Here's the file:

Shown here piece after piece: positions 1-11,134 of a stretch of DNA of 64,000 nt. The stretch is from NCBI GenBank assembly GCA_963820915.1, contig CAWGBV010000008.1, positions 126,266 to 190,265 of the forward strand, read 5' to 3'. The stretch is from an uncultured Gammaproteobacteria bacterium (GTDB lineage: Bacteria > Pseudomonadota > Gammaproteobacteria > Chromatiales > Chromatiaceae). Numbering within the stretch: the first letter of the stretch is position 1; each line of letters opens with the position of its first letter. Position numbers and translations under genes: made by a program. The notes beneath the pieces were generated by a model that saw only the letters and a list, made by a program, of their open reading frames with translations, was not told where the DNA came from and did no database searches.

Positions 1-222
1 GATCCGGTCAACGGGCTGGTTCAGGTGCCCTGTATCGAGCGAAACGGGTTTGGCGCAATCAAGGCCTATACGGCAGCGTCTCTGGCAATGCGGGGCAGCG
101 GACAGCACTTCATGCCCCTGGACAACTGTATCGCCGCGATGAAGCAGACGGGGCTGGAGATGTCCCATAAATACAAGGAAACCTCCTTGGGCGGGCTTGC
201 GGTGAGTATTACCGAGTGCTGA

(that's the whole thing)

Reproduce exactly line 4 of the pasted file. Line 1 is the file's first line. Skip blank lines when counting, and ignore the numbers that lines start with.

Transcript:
101 GACAGCACTTCATGCCCCTGGACAACTGTATCGCCGCGATGAAGCAGACGGGGCTGGAGATGTCCCATAAATACAAGGAAACCTCCTTGGGCGGGCTTGC